FOUR stars for Lars von Trier’s massive (236 minutes) two-part film, screening in Canberra as one, reflect its cinematic values less than its unabashed treatment of a topic that “polite” society tends to avoid discussing.
Women too often find awareness and appreciation of their sexuality diminished in a society that gives more attention to its male counterpart. While “Nymphomaniac” gives significant attention to male sexuality, men cannot be nymphomaniacs.
Seligman (Stellan Skarsgard) finds Joe (Charlotte Gainsbourg) lying bashed in an alleyway. In his flat, he tends to her injuries, gives her food and asks how she came to be there. So begins Joe’s eight-chapter warts-and-all account of her sexual life from eight years old when she and her chum B lock the bathroom door, take down their knickers, while otherwise fully clothed pour water over the tiles and slide around on them. Children need protection from sexual exploitation by adults, but their sexual identities will develop in their own time.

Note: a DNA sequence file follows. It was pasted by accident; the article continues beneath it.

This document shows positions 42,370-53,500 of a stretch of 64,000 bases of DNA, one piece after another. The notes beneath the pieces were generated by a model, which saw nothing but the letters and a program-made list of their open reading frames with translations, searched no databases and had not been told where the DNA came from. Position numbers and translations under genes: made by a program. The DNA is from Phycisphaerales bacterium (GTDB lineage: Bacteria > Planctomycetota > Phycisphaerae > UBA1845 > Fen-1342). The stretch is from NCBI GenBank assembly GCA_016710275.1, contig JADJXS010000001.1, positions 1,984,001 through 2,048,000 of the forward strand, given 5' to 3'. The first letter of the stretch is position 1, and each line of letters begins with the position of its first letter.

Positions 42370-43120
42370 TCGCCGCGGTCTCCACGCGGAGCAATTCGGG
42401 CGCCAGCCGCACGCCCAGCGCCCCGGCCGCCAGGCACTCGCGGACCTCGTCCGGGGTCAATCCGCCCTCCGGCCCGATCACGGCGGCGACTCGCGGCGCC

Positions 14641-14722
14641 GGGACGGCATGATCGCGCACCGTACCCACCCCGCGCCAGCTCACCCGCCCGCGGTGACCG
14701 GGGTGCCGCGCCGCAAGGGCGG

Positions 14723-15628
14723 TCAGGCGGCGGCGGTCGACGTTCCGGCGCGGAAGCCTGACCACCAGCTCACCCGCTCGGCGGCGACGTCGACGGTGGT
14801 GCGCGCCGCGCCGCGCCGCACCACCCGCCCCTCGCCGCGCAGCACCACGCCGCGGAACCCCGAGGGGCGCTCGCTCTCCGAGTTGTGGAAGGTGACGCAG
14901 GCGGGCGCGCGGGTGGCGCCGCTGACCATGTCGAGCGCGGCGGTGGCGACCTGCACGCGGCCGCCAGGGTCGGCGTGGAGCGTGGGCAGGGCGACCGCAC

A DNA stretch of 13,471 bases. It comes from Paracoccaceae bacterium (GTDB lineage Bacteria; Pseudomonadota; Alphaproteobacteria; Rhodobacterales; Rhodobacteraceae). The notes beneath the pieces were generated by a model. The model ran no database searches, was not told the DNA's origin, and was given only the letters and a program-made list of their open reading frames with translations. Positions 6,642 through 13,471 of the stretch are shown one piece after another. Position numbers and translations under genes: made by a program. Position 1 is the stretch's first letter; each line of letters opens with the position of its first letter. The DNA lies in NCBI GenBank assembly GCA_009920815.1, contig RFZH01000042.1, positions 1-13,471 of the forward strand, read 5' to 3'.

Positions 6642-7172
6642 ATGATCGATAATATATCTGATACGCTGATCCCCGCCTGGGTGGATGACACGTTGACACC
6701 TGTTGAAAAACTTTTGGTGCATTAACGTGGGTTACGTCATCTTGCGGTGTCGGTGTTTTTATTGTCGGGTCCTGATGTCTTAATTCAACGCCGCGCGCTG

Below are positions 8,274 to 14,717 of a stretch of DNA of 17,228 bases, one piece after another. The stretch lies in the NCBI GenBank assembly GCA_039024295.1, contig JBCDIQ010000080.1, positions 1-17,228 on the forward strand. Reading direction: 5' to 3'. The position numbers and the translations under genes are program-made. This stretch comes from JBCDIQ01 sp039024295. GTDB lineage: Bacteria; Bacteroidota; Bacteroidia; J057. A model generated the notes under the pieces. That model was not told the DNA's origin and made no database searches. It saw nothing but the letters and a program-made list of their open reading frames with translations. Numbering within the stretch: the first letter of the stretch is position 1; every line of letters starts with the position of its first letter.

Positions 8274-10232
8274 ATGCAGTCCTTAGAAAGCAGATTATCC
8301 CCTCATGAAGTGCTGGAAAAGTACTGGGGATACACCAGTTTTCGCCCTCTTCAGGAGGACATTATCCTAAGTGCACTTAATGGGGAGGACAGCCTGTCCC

Von Trier stages the stations of Joe’s sexual life driven less by eroticism than unflinching verbal and visual frankness. A fine cast includes Uma Thurman as a mother abandoned by a husband (Hugo Speer) obsessed by Joe’s unrestrained randiness; Shia LaBeouf as an employer who pops into and out of Joe’s life with ultimately awful consequences and Willem Dafoe as an employer who recognises Joe’s value as a debt collector.
For its ending, a well-written short story should return to its beginning. “Nymphomaniac” honours this canon. By all means commend it to friends, but don’t reveal what that involves.
At Palace Electric